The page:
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Short sellers are propelling the stock market higher, Jim Cramer says

Key Points
  • The stock market is rallying, and short sellers who reacted to last week's declines are partly responsible for it, CNBC's Jim Cramer said Tuesday.
  • "So they overcompensated by shorting anything related to the coronavirus right into the teeth of the downturn," the "Mad Money" host said.
  • But Cramer said a lack of sellers has caused shorts to get "annihilated ... and now they've become rocket fuel for the market." 
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How short sellers are fueling the stock rally

The stock market is rallying, and short sellers who reacted to last week's declines are partly responsible for it, CNBC's Jim Cramer said Tuesday.

"So much of today's rally took place on the backs of hedge funds who were poorly positioned going into the sell-off on Friday," the "Mad Money" host said. "So they overcompensated by shorting anything related to the coronavirus right into the teeth of the downturn."

Except it has not really worked to plan, Cramer said, even as new cases of the deadly coronavirus grow by the thousands each day.

Part of that is because the Chinese central bank has pumped more than $200 billion into the country's financial system to prop up asset prices, Cramer said.

But the other reason shorts are being squeezed, Cramer said, is that it turned out there was not that much actual stock for sale.

"Instead we only really had sellers of the S&P [500] futures and they stopped once we got a sense that the Chinese have gotten the situation ... under control," Cramer said. "It looks like China will be back to work next week, and that's huge."

Short sellers borrow shares from an investment bank and then sell them, with hopes the stock will decrease in value. If that happens, the short sellers buy the shares back at the cheaper price and give them back to the bank, turning a profit on the difference.

Cramer said the current situation can be understood through a handful of stocks such as Wynn Resorts, Las Vegas Sands and Nike. And, of course, Tesla.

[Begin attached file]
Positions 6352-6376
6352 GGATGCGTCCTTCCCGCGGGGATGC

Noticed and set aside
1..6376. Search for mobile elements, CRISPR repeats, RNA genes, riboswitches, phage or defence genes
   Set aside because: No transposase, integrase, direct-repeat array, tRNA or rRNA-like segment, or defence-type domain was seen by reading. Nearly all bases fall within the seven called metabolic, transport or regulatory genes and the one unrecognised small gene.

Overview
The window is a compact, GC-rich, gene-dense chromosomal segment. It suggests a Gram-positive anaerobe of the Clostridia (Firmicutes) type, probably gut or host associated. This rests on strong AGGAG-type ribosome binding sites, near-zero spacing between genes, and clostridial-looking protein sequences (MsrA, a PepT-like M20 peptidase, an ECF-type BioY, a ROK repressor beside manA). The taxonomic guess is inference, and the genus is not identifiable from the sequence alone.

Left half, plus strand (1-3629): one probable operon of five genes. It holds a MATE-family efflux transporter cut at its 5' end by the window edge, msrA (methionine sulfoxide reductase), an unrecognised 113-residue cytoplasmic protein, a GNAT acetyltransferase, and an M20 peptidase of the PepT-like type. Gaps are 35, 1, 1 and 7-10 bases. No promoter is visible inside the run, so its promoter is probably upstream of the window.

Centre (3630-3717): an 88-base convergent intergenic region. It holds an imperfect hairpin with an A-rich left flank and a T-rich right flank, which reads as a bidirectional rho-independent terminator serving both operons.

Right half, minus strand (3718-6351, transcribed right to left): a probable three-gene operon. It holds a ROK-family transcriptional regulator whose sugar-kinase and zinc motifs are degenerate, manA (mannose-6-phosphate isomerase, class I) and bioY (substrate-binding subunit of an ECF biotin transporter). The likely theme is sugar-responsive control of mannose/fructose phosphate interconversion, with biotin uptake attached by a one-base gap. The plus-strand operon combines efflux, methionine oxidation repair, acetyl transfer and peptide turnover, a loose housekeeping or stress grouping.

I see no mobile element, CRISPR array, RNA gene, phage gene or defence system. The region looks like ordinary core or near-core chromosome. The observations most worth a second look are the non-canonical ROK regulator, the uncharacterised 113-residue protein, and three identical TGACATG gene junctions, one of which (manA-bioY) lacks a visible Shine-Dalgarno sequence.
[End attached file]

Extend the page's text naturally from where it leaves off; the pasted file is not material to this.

Wynn Resorts and Las Vegas Sands, both casino companies, have a lot of exposure in the Chinese territory of Macao, Cramer explained, so investors may have bet that operations would need to be curtailed as the coronavirus spread.

That is ultimately what happened, Cramer said, but it did not end up hurting the companies' stocks. Both closed more than a percent higher Tuesday.

"When the longs, the current shareholders, saw the news, they didn't freak out like the short sellers needed," he said. "Many of those owners ... are index funds, and they never sell anyway. Others probably think the worst is over."

"Either way, it's extraordinary that something bad happened to these Macao gambling names and there was a shortage of major sellers," he continued.

Nike is a company that "seemed like an obvious loser from the coronavirus epidemic," said Cramer.

"If the Chinese economy's in trouble, shorting Nike should've been like shooting fish in a barrel," he said. "I mean, talk about an obvious short."

But instead Nike has received two analyst upgrades this week, and new CEO John Donahoe is set to discuss the company's standing in China.

And by that, Cramer said he means Donahoe will talk about Nike's large technological advantage, not the coronavirus.

"A good short spoiled," he said.

Nike finished up 2.1% on Tuesday to close at $101.38.

Tesla closed up 13% Tuesday, one day after rising nearly 20%. This continues a months-long rise for the stock that has been "a short seller's worst nightmare," Cramer said.

Tesla shorts have lost $5.7 billion in just two days.

"The shorts will keep getting squeezed until some natural sellers finally surface," Cramer said.

But so far, that has not happened.

Instead, Cramer said hedge funds — which typically have short positions to minimize the risk of their long positions — are experiencing damage as the market rallied the past two days.

"These shorts are getting annihilated, because they have to have shorts, and now they've become rocket fuel for the market," said Cramer, a former hedge-fund manager.

"They are desperate for something bad to happen, anything. They just need panic. They're hoping you will panic," he continued. "But the natural sellers from last Friday, suddenly they are nowhere to be found."

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Jim Cramer explains how short sellers are fueling the stock market rally

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